Live from New York: Nestor examines future of sports media and technology


I’ll be live blogging all day from the Sports Business Journal “Sports Media & Technology” Conference 2011 in New York.

This is my fourth year live covering this event, which shapes the way moves to serve Baltimore sports fans in a better and more interactive way. I’m always learning about life and work and business and marketing and technology.

Today will be a fun day of discovery.

Follow along with me on Twitter as well @WNST.


The first panel is about “TV Everywhere”…it’s about how we as sports fans can access our cable television and programming that we’re already paying for in our homes and get it delivered to our mobile devices.

I’m finding this more fascinating every day. We ALL pay Peter Angelos for MASN and Orioles games in the summer. We pay him a LOT of money for this “right” to have Major League Baseball in our living rooms, bedrooms, mancaves, etc.

So, next April, try to get that same game that you’re already paying for on your mobile device.

(Here’s a hint…you CAN’T)

Some people are starting to see the hypocrisy in this model across all cable television networks.

The topic here today is “When will you cut the cord” and move to a mobile or tablet (IPad) as a preference for consuming sports content and live programming.

Here’s question of the moment: Do you think we’ll ever abolish the monthly cable television bill and be able to buy our favorite websites/platform/content ala carte and have it delivered to whatever screen we’re watching — mobile, tablet, old-school television?

Also, what sets sports aside from all other kinds of television and content programming is that it’s almost instantly disposable, unlike sitcoms, movies, reality television that has an afterlife for reruns and re-distribution. Other than watching last Sunday’s Ravens win over the Steelers, most Ravens fans don’t go back and watch past games over and over again. Except for ESPN Classic and the rare NFL game you’d wanna watch again during the week, live sports programming is worthless after the game ends.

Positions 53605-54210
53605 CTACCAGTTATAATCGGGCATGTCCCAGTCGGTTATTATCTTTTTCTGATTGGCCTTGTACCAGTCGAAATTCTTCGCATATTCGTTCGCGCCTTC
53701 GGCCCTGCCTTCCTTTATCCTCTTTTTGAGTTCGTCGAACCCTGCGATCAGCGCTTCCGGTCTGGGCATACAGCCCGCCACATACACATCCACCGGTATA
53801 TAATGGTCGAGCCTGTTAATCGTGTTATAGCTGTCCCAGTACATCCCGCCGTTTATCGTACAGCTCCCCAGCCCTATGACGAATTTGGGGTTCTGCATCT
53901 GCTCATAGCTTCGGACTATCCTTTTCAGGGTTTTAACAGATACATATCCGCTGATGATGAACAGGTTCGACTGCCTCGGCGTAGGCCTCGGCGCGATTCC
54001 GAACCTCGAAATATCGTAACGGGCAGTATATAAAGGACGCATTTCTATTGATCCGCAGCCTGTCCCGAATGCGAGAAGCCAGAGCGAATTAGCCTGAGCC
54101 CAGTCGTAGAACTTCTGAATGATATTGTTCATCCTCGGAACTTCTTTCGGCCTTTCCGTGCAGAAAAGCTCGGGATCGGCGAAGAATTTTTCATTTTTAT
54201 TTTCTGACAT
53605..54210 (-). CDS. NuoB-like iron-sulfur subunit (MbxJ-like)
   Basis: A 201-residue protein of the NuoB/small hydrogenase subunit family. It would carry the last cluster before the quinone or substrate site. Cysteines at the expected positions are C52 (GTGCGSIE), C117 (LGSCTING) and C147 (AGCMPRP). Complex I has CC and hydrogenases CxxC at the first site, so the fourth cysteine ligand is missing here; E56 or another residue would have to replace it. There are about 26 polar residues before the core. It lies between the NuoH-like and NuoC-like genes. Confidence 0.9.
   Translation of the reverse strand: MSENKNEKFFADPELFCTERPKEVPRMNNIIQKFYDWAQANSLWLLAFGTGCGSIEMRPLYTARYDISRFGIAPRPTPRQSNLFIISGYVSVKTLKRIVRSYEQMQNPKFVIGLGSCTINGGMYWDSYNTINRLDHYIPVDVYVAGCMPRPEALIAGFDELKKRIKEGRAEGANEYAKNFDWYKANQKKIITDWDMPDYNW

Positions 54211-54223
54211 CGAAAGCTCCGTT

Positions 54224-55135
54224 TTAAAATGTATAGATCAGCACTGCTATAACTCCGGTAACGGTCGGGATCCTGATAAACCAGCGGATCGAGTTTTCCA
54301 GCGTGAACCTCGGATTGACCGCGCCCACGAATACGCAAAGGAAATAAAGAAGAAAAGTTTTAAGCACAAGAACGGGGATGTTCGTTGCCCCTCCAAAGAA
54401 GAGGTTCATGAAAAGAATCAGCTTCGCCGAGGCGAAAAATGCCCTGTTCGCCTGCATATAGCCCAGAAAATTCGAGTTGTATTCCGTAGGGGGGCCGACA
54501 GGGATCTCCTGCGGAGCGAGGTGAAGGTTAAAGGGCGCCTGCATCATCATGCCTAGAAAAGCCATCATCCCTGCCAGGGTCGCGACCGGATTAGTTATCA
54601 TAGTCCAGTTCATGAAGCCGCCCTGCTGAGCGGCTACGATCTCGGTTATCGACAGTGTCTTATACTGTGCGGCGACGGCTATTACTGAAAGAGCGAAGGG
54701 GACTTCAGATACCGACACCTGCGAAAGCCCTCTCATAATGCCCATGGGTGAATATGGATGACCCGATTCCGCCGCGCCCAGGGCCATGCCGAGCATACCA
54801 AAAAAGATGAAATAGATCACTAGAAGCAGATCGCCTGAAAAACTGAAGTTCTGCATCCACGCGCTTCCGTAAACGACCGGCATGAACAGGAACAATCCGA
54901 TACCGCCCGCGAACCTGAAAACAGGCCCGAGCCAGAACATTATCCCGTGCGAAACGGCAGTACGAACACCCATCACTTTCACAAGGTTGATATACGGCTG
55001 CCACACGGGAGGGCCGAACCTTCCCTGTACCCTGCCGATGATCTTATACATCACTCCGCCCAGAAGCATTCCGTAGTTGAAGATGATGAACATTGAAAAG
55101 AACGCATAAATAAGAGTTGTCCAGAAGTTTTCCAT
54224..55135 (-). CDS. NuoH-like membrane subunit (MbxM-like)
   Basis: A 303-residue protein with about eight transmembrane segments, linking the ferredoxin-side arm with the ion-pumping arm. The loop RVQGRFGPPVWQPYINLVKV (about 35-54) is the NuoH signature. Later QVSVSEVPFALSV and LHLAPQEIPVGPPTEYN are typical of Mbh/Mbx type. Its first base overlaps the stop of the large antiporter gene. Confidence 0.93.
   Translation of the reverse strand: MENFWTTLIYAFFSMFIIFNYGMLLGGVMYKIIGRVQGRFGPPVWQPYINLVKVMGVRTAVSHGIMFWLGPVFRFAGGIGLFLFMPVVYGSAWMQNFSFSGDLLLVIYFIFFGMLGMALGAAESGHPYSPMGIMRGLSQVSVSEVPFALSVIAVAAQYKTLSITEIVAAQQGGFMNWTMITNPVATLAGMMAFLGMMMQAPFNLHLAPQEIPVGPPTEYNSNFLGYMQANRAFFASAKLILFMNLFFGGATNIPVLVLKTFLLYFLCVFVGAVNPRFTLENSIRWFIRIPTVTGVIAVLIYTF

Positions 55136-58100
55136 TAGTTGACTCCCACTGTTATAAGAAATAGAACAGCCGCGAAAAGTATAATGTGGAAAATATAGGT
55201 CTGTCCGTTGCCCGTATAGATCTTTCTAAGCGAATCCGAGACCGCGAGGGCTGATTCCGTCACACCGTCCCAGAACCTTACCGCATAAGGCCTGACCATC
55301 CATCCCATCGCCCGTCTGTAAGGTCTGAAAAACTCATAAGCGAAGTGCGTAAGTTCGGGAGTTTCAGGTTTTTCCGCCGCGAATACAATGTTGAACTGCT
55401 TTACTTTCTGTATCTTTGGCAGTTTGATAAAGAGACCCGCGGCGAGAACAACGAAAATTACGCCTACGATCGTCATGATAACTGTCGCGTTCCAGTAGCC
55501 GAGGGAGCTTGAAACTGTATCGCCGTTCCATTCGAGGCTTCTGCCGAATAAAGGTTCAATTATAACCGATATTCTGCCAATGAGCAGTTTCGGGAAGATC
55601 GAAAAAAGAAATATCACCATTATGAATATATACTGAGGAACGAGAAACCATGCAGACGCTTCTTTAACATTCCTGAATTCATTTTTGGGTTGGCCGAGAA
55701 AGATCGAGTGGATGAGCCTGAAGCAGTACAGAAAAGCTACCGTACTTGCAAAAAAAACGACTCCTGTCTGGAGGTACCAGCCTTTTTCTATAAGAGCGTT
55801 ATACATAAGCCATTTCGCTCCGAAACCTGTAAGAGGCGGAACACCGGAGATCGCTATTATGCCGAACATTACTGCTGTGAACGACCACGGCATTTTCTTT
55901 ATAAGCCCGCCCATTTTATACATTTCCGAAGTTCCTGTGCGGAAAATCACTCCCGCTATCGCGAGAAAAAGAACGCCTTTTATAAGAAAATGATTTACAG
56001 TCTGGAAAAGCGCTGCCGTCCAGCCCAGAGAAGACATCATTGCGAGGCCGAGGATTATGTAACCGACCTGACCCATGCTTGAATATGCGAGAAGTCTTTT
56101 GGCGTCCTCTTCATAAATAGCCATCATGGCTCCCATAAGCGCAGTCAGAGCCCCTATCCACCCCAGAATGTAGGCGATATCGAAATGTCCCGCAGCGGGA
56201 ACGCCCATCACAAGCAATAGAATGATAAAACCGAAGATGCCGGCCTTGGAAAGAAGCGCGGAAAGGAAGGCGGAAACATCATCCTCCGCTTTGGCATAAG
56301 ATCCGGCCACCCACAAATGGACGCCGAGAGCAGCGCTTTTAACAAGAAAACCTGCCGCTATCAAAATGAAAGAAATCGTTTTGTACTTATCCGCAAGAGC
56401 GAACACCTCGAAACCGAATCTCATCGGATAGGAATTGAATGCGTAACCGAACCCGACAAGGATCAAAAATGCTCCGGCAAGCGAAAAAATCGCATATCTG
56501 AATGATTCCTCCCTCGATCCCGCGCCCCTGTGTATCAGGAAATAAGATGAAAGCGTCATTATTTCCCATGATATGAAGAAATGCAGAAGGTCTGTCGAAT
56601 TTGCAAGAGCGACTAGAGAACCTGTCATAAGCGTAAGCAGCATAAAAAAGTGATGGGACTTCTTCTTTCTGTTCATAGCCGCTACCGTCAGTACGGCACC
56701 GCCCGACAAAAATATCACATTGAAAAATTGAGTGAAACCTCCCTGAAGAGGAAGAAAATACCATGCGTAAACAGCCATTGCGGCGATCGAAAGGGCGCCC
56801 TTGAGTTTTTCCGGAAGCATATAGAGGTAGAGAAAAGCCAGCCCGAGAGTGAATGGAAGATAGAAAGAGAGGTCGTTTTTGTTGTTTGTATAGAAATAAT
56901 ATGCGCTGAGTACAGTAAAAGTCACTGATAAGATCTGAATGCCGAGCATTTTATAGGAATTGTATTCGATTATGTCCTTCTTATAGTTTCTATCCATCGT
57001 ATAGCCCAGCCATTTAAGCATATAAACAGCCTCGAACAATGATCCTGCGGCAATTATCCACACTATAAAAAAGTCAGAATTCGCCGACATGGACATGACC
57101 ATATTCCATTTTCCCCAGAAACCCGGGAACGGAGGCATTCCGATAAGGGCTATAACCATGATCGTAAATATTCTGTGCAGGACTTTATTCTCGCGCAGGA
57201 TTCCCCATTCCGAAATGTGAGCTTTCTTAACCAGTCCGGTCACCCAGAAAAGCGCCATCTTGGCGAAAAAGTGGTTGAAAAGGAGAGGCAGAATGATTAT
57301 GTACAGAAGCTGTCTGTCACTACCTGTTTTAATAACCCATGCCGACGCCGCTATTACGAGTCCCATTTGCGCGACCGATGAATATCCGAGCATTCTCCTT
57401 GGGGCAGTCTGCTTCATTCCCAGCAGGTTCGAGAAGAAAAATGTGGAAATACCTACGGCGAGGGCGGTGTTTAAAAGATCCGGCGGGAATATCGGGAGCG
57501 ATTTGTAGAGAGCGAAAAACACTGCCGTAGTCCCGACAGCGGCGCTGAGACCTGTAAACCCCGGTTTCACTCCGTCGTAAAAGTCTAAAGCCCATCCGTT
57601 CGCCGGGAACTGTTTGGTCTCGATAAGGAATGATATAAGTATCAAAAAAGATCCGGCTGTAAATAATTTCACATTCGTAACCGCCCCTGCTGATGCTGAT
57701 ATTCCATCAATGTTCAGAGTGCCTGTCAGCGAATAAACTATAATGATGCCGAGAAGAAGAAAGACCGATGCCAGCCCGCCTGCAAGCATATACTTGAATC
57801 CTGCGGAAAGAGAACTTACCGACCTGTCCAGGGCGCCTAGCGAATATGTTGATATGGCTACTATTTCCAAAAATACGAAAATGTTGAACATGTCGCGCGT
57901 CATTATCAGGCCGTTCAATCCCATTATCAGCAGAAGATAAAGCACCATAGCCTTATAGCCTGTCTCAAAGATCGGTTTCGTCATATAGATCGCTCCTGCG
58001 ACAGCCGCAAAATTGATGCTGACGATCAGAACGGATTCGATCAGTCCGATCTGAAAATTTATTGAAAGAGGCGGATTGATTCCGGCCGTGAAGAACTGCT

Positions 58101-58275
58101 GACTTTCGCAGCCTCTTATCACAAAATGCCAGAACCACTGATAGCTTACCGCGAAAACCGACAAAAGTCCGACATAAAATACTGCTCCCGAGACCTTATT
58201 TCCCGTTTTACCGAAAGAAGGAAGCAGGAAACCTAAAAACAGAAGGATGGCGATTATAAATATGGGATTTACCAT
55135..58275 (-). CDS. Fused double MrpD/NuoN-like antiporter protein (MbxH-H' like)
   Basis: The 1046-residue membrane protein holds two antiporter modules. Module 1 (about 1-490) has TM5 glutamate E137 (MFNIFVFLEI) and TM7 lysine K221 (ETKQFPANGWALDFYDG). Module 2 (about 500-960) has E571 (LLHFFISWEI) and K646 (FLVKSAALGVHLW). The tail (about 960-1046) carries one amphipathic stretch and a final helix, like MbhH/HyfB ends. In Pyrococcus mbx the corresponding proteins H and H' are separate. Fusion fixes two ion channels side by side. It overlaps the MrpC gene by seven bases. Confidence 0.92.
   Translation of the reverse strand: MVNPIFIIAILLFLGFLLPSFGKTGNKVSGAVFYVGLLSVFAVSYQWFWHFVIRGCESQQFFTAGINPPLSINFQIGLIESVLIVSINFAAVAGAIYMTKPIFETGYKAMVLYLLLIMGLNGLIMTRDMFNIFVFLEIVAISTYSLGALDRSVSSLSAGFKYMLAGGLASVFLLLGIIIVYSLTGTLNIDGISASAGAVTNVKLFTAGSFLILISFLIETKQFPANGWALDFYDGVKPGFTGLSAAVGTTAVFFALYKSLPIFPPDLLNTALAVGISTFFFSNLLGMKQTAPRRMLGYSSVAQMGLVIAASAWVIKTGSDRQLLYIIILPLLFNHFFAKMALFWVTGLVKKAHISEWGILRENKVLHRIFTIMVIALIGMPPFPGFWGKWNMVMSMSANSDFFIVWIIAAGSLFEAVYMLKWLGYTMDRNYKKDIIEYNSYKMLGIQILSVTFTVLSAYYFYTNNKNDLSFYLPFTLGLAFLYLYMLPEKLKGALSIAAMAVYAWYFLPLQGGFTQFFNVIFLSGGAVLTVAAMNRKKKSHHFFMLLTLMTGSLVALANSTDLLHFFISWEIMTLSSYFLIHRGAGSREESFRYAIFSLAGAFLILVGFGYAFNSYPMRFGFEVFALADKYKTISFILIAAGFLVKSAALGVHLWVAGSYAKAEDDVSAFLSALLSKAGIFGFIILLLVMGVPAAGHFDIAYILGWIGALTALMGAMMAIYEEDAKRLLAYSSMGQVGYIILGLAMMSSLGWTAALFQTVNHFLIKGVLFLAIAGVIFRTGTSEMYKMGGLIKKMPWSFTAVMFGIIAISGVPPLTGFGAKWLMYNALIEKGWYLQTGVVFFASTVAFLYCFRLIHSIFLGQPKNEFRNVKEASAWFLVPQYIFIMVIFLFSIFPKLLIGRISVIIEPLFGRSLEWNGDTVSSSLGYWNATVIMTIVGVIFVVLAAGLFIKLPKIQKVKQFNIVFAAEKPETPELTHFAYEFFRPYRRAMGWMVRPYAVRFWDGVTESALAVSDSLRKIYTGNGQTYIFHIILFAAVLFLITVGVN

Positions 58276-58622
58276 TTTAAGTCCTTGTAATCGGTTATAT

The topic now has moved to 3D television and how it will impact sports. I saw the first-ever 3D screenings of an NFL game and it was amazing but I don’t know anyone who has a 3D set and I’m not really sure what programming they’re actually watching and how often they’re putting on those funky glasses.

Have you ever seen an NFL or college football game in 3D?

It’s superbadass…but feels very inaccessible to me.

These executives here today are trying to figure out if there’s a demand for it in the future and how it would make money.


The late morning panel is the one I’m most fascinated about today in New York — “Independent Digital Media Outlets — Leveraging Sports Content”

It’s a panel that includes the leaders of SB Nation, Bleacher Report, The PostGame, etc. Several of these people, I’ve known for a number of years and I respect the national platforms they’re building and trying to galvanize local bloggers to create content.

In my opinion, most of the “amateur” content is just that — amateur content.

I’ve always tried to make content “expert” or “insider” content, not just someone in a basement writing about sports as a fan. Having done this for 27 years, I can tell you that there’s an ocean of differentiation between a real journalist and sports writer or broadcaster and someone who is a  fan writing without perspective, intelligence and experience that I as a self-considered expert care to read.

If your opinion has no sources, no background, no true expertise, I have no interest in reading it.

And I think it shows — the analysis of a truly seasoned sports expert who is working as a journalist.

What do you think of amateur content that is “packaged” as expert opinion on websites?

And do you find yourself returning to these kinds of sites often?

Bleacher Report?

SB Nation?

Yahoo Sports?

The PostGame?


Big Lead Sports?

Shannon Terry of 247Sports just said it all: “Can we hire the best sportswriters and talent in the industry and attract new readers, users to our website and platform?”

That’s what we’ve tried to do at and that’s what the national players are doing…

Another great Terry quote: “The internet exposes you…are you aggressive, accurate, timely, relevant?” The internet and the users will tell you whether you are. Facebook and Twitter will give you an honest evaluation of your relevance.


At least I know I’m thinking the right way at

Every panelist is talking mobile for sports media technology. Many platforms are getting 30% of their traffic from Iphone & Droids. They are debating the value of overinforming on Twitter or Facebook vs. getting direct traffic via their website. Using social media as a breadcrumb and then finding sponsors and advertisers to support the platform so they can afford to pay talent and content creators.

Very interesting day thus far…lots of food for thought.

I’m always trying to find better ways to bring instant Baltimore sports news and information to your on your phone. If you have any feedback for how you use WNST, please drop me a note:








  1. I have already cut the cord on monthly TV bills and have shifted to streaming services. The only thing I miss is Sunday Ticket, but there are a couple of less desirable ways around that. This is definitely where the sports and entertainment industry is headed, not soon enough in my opinion. Can’t wait to hear and read about what you uncover.

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